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Initially Rotterdam was just a small quiet fishing harbor around a dam in the river Rotte, hence the name Rotte(r)-dam. During the 16th century Rotterdam became one of the few ports that opened out to the sea and it managed to strengthen its position as an important port of trade. Explosive growth followed as the city expanded during the 17th century. The city held the seat for six chambers of the Verenigde Oostindische Compagnie (VOC), known as the Dutch East India Company. By the 18th century the population of Rotterdam no longer grew significantly but remained stationary at around 50.000 residents.

The greatest spurt of growth, both in port activity and population, came with the Industrial Revolution during the 19th century. The Nieuwe Waterweg (ENG: New Waterway) was completed in 1872, which gave Rotterdam a direct, high-capacity connection to the North Sea. The city and harbor then started to expand on the south bank of the river. After the Depression of the 1930’s, with great unemployment and civil unrest, WWII broke out. On the 14th of May in 1940 Rotterdam was bombarded, which practically destroyed the entire city center. The missing heart of the city inspired the artist Ossip Zadkine to make his famous statue 'De Verwoeste Stad' (ENG: The Destroyed City). A male figure has a hole in his chest, (his missing heart) and both arms are stretching skywards. You can find this sculpture at the square in front of the Maritiem Museum.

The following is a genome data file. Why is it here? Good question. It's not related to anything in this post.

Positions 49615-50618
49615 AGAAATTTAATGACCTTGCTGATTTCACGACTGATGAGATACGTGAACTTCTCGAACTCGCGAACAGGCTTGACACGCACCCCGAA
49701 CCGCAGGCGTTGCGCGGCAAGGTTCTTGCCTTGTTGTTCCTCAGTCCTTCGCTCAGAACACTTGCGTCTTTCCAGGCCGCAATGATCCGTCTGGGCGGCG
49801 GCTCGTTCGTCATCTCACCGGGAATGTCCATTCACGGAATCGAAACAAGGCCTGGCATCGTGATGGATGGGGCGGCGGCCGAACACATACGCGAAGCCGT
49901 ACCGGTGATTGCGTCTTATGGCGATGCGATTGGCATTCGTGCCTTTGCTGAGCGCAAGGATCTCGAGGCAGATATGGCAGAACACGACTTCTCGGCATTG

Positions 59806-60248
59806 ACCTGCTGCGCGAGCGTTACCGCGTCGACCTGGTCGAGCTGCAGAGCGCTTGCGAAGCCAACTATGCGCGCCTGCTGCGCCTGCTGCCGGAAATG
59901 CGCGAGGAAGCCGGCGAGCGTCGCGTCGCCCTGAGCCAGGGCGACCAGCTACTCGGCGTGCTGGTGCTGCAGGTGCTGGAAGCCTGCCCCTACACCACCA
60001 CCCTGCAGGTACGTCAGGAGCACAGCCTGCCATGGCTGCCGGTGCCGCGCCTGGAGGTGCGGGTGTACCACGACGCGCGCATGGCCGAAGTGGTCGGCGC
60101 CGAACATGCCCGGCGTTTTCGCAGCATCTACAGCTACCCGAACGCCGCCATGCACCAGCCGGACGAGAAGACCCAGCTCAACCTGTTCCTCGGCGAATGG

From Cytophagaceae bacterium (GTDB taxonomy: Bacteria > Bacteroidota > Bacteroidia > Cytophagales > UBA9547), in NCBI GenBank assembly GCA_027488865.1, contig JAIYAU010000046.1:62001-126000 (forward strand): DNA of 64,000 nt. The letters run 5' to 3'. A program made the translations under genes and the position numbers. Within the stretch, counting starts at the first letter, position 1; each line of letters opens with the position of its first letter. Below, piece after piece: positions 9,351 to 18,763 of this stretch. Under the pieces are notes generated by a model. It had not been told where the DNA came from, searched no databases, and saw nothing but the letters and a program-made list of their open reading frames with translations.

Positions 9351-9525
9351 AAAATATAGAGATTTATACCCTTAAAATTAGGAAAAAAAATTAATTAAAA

The tragic history of our city explains how the center of Rotterdam got its modern skyline in combination with a few old historical buildings that survived the attacks. Rather than restoring damaged buildings, most were torn down to make way for a completely new look. This is the reason Rotterdam’s character is so unique from that of other Dutch cities. After WWII there was economic growth and many immigrants came to live here. Today roughly half of Rotterdam's inhabitants’ roots lie outside the Netherlands in countries like Surinam, Turkey, Morocco, the Antilles, and China. This is why Rotterdam is so multicultural! It has a richness of culture and cuisines from all over the world to offer, which makes it a great place to shop and eat.


The colorful history of Rotterdam created what you see today: a vibrant multicultural city known for its cultural diversities, modern architecture and busy port.